By Austin Richards
Austin Richards takes readers on a visible journey of the electromagnetic spectrum past the diversity of human sight, utilizing imaging know-how because the capacity to "see" invisible mild. Dozens of colourful photographs and transparent, concise descriptions make this an fascinating, obtainable technical booklet. Richards explains the sunshine spectrum, together with noticeable gentle, and describes the complicated imaging applied sciences that allow people to synthesize our personal model of "alien" imaginative and prescient at varied wavelengths, with purposes starting from fireplace struggling with and legislation enforcement to botany and drugs.
the second one variation expands latest content material, explores fresh parts of study, and gives new illustrations that reveal the variety of imaginative and prescient through the spectrum.
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Extra info for Alien Vision: Exploring the Electromagnetic Spectrum with Imaging Technology, Second Edition (SPIE Press Monograph Vol. PM205)
Prior ultraviolet damage to skin is revealed with near-UV photography, as shown in Fig. 16. 15 Visible (left) and near-UV (right) images of Canadian arctic military camouflage. (Courtesy of Dr. David Lavigne) image was taken with conventional black and white film and a UV-transmitting filter in the 350–380-nm waveband. 16 Visible (left) and near-UV (right) images of skin cancer. (Courtesy of Dr. Norman Goldstein) The visible image of skin on the patient’s face appears fairly uniform, except for an ulcerating basal-cell cancer on the bridge of her nose.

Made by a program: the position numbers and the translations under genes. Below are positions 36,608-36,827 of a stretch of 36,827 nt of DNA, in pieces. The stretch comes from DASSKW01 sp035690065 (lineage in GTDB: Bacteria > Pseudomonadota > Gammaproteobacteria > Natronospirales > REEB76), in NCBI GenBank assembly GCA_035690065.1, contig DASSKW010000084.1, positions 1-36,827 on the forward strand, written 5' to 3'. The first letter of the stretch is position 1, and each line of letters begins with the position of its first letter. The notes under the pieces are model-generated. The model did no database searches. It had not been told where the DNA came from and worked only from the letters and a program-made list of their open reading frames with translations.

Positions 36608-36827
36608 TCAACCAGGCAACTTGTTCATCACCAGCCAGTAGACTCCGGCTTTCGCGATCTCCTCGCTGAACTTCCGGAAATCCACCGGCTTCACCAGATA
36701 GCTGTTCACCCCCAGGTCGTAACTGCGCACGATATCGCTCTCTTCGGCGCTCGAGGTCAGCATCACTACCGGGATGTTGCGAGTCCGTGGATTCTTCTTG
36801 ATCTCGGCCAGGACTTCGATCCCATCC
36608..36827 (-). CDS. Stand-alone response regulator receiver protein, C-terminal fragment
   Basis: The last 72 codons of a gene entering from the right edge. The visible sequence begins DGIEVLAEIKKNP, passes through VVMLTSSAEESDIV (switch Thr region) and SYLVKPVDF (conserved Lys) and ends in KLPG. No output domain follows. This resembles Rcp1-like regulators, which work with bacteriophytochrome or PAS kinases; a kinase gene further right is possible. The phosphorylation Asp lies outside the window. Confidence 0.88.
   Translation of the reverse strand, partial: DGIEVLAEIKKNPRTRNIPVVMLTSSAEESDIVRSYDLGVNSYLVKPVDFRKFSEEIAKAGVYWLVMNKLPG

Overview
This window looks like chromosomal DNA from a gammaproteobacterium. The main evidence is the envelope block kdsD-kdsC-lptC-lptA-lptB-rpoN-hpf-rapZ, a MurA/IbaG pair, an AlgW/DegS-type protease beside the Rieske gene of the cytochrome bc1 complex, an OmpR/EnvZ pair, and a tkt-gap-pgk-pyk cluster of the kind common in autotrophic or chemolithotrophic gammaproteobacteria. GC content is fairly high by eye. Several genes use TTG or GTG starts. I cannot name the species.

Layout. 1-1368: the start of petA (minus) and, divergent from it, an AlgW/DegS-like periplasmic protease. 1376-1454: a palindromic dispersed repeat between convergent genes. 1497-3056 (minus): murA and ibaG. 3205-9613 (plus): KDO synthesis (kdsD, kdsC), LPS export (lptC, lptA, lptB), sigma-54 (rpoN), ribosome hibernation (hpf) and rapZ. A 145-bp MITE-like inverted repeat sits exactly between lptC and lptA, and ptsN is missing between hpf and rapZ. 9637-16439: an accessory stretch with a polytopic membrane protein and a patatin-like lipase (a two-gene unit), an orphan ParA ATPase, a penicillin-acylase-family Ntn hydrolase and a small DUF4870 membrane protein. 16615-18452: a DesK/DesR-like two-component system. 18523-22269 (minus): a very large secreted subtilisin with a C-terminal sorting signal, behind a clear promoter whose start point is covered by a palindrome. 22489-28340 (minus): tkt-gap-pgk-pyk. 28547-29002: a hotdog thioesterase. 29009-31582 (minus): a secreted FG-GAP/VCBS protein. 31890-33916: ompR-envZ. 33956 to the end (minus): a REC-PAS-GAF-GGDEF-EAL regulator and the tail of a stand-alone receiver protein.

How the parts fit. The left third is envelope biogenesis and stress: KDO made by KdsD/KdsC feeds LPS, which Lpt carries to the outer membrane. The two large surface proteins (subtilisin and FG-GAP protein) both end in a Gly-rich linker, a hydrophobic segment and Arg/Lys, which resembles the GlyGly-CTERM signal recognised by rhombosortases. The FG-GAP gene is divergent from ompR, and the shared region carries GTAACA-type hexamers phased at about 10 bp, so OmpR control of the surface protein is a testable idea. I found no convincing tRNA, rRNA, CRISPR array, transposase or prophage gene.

Recall the example of the stove burner in the last chapter. It emitted SWIR light even when it appeared black to the eye. Turn off the burner, wait long enough, and the burner will cool to a temperature just a little above room temperature. It is then indistinguishable from the other burner if imaged in the SWIR waveband. Before the burner achieves thermal equilibrium with its surroundings, it will only be a few degrees hotter than the one that was never heated. It will not feel hotter than the other burner to the finger, and yet the temperature difference will be easy to see with a thermal imaging camera.
Near-IR and SWIR light is strongly absorbed by liquid water, owing to the presence of molecular absorption bands in water at various wavelengths, including 760, 970, 1190, and 1450 nm. The infrared image of the glass of water shows that the light within the camera’s spectral sensitivity (900–1680 nm) is highly absorbed, and thus would not be useful for imaging underwater. The absorption of near-IR light in liquid water continues into the visible waveband on the red end (as well as into longer-wavelength IR wavebands).